a trailing colon and no group (for example, -R root:) then the group will be set to the user's
             default group.  If the user is specified with no trailing colon, then the user will be set but
             not the group.  In -i and -p modes, this option can only be used by the super-user.  (For com-patibility, compatibility,
             patibility, a period can be used in place of the colon.)

     -r      (All modes.)  Rename files interactively.  For each file, a prompt is written to /dev/tty con-taining containing
             taining the name of the file and a line is read from /dev/tty.  If the line read is blank, the
             file is skipped.  If the line contains a single period, the file is processed normally.  Other-wise, Otherwise,
             wise, the line is taken to be the new name of the file.

     -t      (i mode only) List the contents of the archive to stdout; do not restore the contents to disk.

     -u      (i and p modes) Unconditionally overwrite existing files.  Ordinarily, an older file will not
             overwrite a newer file on disk.

     -v      Print the name of each file to stderr as it is processed.  With -t, provide a detailed listing
             of each file.

     --version
             Print the program version information and exit.

     -y      (o mode only) Compress the archive with bzip2-compatible compression before writing it.  In
             input mode, this option is ignored; bzip2 compression is recognized automatically on input.

     -Z      (o mode only) Compress the archive with compress-compatible compression before writing it.  In
             input mode, this option is ignored; compression is recognized automatically on input.

     -z      (o mode only) Compress the archive with gzip-compatible compression before writing it.  In
             input mode, this option is ignored; gzip compression is recognized automatically on input.

ENVIRONMENT
     The following environment variables affect the execution of cpio:

     LANG       The locale to use.  See environ(7) for more information.

     TZ         The timezone to use when displaying dates.  See environ(7) for more information.

EXIT STATUS
     The cpio utility exits 0 on success, and >0 if an error occurs.

EXAMPLES
     The cpio command is traditionally used to copy file heirarchies in conjunction with the find(1) com-mand. command.
     mand.  The first example here simply copies all files from src to dest:
           find src | cpio -pmud dest

     By carefully selecting options to the find(1) command and combining it with other standard utilities,
     it is possible to exercise very fine control over which files are copied.  This next example copies
     files from src to dest that are more than 2 days old and whose names match a particular pattern:
           find src -mtime +2 | grep foo[bar] | cpio -pdmu dest

     This example copies files from src to dest that are more than 2 days old and which contain the word
     ``foobar'':
           find src -mtime +2 | xargs grep -l foobar | cpio -pdmu dest

COMPATIBILITY
     The mode options i, o, and p and the options a, B, c, d, f, l, m, r, t, u, and v comply with SUSv2.

     The old POSIX.1 standard specified that only -i, -o, and -p were interpreted as command-line options.
     Each took a single argument of a list of modifier characters.  For example, the standard syntax allows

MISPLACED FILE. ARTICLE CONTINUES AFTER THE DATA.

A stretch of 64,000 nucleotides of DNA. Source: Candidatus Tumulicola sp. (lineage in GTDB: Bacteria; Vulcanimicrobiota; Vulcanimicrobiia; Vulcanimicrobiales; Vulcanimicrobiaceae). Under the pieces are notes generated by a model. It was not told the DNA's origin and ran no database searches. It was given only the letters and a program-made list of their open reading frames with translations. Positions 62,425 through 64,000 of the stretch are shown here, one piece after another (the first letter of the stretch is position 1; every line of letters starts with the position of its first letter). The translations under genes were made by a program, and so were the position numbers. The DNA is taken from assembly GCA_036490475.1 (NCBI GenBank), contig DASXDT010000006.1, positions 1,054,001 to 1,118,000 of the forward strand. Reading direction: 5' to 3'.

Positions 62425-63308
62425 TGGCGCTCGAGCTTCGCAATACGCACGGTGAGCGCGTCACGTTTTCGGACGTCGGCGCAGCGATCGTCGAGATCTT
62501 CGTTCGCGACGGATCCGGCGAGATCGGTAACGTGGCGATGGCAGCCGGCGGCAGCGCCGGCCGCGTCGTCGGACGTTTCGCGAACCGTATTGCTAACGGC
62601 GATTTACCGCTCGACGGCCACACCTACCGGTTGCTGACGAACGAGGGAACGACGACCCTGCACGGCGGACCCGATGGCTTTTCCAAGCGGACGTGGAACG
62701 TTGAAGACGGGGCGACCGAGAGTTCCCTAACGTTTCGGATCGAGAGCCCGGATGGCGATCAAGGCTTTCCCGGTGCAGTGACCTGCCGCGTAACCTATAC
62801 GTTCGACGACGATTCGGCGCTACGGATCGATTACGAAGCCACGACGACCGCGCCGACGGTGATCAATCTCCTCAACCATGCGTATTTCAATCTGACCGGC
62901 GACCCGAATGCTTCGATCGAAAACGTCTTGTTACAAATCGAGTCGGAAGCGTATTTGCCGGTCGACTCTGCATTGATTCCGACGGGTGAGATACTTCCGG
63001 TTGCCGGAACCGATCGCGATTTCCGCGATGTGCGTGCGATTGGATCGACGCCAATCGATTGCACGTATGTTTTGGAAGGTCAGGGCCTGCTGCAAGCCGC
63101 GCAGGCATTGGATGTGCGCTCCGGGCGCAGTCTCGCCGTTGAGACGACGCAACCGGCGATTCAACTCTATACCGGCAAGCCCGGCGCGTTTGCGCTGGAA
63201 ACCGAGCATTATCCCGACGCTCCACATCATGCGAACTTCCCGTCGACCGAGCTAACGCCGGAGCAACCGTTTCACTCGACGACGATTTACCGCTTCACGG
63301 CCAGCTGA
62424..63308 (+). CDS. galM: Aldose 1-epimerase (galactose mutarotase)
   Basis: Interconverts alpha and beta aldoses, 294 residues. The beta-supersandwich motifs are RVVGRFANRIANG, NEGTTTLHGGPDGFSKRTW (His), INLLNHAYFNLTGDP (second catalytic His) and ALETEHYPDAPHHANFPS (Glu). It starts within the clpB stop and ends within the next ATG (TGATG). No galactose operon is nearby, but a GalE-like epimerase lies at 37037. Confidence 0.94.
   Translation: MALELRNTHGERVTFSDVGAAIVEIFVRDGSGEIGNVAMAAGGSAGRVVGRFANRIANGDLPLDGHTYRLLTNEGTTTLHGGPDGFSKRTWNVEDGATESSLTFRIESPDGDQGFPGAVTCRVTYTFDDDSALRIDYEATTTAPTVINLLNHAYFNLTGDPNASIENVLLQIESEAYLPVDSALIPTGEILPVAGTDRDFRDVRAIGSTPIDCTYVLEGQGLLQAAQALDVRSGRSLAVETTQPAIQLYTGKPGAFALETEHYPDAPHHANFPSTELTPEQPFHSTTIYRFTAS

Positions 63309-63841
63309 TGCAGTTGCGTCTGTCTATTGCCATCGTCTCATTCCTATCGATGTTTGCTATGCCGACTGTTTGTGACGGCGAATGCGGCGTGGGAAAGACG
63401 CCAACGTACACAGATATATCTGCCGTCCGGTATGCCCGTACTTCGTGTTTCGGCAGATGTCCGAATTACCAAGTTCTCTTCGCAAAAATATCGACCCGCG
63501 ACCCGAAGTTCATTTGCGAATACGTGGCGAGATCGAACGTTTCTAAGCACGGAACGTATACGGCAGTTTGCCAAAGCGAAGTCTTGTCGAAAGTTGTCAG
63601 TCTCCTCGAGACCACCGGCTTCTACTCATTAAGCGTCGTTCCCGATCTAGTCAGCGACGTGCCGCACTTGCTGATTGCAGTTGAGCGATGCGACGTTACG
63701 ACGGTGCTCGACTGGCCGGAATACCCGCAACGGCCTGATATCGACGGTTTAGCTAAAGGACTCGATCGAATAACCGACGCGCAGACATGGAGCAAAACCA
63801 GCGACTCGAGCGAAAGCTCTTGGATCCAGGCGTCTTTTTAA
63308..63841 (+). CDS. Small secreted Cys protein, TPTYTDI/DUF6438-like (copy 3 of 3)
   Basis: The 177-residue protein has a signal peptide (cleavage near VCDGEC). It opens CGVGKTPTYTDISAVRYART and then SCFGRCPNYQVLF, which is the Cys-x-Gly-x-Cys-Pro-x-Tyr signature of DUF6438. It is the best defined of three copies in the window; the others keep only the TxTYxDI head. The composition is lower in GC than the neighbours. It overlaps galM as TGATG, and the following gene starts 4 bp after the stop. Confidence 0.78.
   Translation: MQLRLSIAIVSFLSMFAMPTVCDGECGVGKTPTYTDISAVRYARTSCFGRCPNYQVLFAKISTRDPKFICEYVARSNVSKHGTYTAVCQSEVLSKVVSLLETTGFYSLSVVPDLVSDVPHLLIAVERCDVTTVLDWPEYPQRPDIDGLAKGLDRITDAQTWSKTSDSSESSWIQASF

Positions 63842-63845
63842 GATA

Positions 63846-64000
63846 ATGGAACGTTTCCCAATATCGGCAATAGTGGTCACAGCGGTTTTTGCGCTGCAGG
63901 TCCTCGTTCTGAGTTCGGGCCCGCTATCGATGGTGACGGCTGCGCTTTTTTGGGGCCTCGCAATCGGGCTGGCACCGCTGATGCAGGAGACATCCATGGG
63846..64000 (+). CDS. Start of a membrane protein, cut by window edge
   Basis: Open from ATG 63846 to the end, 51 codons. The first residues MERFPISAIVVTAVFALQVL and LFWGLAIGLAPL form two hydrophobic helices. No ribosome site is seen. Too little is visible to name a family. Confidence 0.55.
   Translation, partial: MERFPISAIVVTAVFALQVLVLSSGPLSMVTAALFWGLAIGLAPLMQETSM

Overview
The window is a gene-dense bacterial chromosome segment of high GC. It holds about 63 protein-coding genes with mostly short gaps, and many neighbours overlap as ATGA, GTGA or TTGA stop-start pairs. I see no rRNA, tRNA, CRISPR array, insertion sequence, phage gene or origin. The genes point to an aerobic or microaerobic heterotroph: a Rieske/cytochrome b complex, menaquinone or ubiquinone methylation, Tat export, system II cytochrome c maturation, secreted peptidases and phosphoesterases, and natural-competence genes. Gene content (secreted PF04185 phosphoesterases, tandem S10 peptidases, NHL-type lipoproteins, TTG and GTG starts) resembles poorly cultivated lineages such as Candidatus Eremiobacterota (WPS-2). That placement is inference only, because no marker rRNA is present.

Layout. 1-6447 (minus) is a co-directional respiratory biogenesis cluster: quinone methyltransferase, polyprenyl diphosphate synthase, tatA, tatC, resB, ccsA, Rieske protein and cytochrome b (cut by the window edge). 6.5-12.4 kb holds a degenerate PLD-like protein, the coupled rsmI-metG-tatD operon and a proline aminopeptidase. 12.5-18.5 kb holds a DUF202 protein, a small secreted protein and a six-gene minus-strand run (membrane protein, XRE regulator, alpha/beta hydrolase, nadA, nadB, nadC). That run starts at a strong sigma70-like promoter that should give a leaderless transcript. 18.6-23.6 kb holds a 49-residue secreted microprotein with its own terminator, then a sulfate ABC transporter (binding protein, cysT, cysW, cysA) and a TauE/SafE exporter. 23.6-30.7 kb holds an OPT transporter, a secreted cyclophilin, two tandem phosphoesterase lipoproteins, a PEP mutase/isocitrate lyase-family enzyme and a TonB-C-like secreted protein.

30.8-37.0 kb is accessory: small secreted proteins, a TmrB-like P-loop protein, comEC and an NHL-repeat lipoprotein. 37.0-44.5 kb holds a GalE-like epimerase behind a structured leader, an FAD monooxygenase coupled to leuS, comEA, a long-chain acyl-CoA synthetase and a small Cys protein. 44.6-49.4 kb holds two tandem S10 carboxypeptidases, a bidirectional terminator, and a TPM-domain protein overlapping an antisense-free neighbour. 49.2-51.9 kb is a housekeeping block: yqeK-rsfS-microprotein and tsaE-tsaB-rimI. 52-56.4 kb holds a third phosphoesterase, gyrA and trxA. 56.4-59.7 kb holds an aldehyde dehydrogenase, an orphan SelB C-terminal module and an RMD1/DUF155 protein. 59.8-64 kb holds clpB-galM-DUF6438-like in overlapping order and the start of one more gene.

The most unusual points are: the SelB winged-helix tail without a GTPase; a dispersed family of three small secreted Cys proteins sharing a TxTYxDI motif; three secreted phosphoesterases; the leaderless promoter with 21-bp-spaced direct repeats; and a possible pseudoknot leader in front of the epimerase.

-imu but does not support -miu or -i -m -u, since m and u are only modifiers to -i, they are not com-mand-line command-line
     mand-line options in their own right.  The syntax supported by this implementation is backwards-compat-ible backwards-compatible
     ible with the standard.  For best compatibility, scripts should limit themselves to the standard syn-tax. syntax.
     tax.

SEE ALSO
     bzip2(1), tar(1), gzip(1), mt(1), pax(1), libarchive(3), cpio(5), libarchive-formats(5), tar(5)

STANDARDS
     There is no current POSIX standard for the cpio command; it appeared in ISO/IEC 9945-1:1996
     (``POSIX.1'') but was dropped from IEEE Std 1003.1-2001 (``POSIX.1'').

     The cpio, ustar, and pax interchange file formats are defined by IEEE Std 1003.1-2001 (``POSIX.1'') for
     the pax command.

HISTORY
     The original cpio and find utilities were written by Dick Haight while working in AT&T's Unix Support
     Group.  They first appeared in 1977 in PWB/UNIX 1.0, the ``Programmer's Work Bench'' system developed
     for use within AT&T.  They were first released outside of AT&T as part of System III Unix in 1981.  As
     a result, cpio actually predates tar, even though it was not well-known outside of AT&T until some time
     later.

     This is a complete re-implementation based on the libarchive(3) library.

BUGS
     The cpio archive format has several basic limitations: It does not store user and group names, only
     numbers.  As a result, it cannot be reliably used to transfer files between systems with dissimilar
     user and group numbering.  Older cpio formats limit the user and group numbers to 16 or 18 bits, which
     is insufficient for modern systems.  The cpio archive formats cannot support files over 4 gigabytes,
     except for the ``odc'' variant, which can support files up to 8 gigabytes.

BSD                            December 21, 2007                           BSD

Reporting Problems

The way to report a problem with this manual page depends on the type of problem:

Content errors
Report errors in the content of this documentation with the feedback links below.
Bug reports
Report bugs in the functionality of the described tool or API through Bug Reporter.
Formatting problems
Report formatting mistakes in the online version of these pages with the feedback links below.

Feedback